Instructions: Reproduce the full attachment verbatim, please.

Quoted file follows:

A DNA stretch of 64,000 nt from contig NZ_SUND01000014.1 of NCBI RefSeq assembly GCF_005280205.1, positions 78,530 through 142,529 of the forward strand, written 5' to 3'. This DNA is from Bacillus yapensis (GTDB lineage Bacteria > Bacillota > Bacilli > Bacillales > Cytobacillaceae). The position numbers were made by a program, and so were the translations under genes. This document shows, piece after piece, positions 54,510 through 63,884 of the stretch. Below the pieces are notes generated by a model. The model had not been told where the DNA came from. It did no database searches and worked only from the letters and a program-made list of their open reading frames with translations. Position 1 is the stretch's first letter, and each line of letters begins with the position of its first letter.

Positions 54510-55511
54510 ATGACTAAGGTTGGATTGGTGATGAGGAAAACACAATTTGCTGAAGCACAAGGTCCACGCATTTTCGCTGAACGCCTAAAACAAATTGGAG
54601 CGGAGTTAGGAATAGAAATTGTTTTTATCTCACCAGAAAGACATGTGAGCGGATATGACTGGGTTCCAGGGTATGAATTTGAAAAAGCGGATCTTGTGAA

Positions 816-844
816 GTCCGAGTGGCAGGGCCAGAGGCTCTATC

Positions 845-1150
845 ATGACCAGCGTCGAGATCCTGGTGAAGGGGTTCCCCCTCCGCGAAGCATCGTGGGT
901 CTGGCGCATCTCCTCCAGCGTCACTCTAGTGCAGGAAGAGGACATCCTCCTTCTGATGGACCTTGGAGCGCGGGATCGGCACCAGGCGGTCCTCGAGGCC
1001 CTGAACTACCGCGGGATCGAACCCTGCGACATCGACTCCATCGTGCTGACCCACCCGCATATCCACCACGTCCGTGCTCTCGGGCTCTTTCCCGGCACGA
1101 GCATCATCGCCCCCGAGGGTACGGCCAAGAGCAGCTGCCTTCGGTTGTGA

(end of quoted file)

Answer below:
A DNA stretch of 64,000 nt from contig NZ_SUND01000014.1 of NCBI RefSeq assembly GCF_005280205.1, positions 78,530 through 142,529 of the forward strand, written 5' to 3'. This DNA is from Bacillus yapensis (GTDB lineage Bacteria > Bacillota > Bacilli > Bacillales > Cytobacillaceae). The position numbers were made by a program, and so were the translations under genes. This document shows, piece after piece, positions 54,510 through 63,884 of the stretch. Below the pieces are notes generated by a model. The model had not been told where the DNA came from. It did no database searches and worked only from the letters and a program-made list of their open reading frames with translations. Position 1 is the stretch's first letter, and each line of letters begins with the position of its first letter.

Positions 54510-55511
54510 ATGACTAAGGTTGGATTGGTGATGAGGAAAACACAATTTGCTGAAGCACAAGGTCCACGCATTTTCGCTGAACGCCTAAAACAAATTGGAG
54601 CGGAGTTAGGAATAGAAATTGTTTTTATCTCACCAGAAAGACATGTGAGCGGATATGACTGGGTTCCAGGGTATGAATTTGAAAAAGCGGATCTTGTGAA

Positions 816-844
816 GTCCGAGTGGCAGGGCCAGAGGCTCTATC

Positions 845-1150
845 ATGACCAGCGTCGAGATCCTGGTGAAGGGGTTCCCCCTCCGCGAAGCATCGTGGGT
901 CTGGCGCATCTCCTCCAGCGTCACTCTAGTGCAGGAAGAGGACATCCTCCTTCTGATGGACCTTGGAGCGCGGGATCGGCACCAGGCGGTCCTCGAGGCC
1001 CTGAACTACCGCGGGATCGAACCCTGCGACATCGACTCCATCGTGCTGACCCACCCGCATATCCACCACGTCCGTGCTCTCGGGCTCTTTCCCGGCACGA
1101 GCATCATCGCCCCCGAGGGTACGGCCAAGAGCAGCTGCCTTCGGTTGTGA